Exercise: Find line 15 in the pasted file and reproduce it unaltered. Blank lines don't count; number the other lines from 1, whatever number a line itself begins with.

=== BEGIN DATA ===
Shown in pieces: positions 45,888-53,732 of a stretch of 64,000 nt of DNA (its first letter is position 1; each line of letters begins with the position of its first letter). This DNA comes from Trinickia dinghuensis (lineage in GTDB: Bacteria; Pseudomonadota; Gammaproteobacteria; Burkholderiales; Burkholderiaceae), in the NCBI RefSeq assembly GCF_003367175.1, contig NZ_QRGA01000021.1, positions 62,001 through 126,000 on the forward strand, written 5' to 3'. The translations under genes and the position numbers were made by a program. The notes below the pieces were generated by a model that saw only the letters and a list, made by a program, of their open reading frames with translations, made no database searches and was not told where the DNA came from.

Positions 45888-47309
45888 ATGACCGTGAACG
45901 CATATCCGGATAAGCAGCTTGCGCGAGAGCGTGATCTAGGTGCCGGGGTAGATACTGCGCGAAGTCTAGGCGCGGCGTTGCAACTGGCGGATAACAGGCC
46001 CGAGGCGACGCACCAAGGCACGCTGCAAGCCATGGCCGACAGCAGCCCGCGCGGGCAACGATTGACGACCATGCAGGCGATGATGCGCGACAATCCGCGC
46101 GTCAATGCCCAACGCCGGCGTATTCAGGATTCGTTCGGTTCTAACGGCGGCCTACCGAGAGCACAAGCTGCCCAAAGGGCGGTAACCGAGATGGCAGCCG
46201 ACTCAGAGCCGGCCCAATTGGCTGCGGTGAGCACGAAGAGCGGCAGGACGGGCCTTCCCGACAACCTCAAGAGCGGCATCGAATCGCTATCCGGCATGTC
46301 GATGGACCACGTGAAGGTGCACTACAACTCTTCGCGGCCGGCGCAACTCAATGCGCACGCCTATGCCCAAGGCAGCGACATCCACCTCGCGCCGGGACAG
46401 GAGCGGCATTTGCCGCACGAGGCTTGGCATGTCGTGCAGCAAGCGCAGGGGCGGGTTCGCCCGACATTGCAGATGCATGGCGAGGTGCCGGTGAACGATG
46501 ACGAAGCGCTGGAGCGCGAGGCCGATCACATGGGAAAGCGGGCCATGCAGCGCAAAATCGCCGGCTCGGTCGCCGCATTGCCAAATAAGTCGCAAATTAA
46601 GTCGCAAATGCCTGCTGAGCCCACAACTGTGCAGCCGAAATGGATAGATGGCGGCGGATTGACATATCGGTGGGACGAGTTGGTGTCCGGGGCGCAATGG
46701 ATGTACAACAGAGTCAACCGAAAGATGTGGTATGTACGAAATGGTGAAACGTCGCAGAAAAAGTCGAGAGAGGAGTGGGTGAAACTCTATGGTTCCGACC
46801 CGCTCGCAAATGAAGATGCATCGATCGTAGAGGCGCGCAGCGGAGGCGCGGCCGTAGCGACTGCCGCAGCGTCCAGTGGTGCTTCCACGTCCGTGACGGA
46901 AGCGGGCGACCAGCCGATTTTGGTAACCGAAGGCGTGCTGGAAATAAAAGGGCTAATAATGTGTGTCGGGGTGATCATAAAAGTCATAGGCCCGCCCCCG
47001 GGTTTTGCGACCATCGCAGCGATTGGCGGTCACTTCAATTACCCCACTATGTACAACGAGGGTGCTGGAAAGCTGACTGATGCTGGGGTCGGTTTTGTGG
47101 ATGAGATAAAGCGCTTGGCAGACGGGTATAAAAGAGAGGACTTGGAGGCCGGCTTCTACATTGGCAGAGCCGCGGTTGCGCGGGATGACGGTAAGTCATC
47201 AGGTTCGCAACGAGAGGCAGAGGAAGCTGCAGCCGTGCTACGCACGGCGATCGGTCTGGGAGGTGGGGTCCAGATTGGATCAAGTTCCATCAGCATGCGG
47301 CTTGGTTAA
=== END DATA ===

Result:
47001 GGTTTTGCGACCATCGCAGCGATTGGCGGTCACTTCAATTACCCCACTATGTACAACGAGGGTGCTGGAAAGCTGACTGATGCTGGGGTCGGTTTTGTGG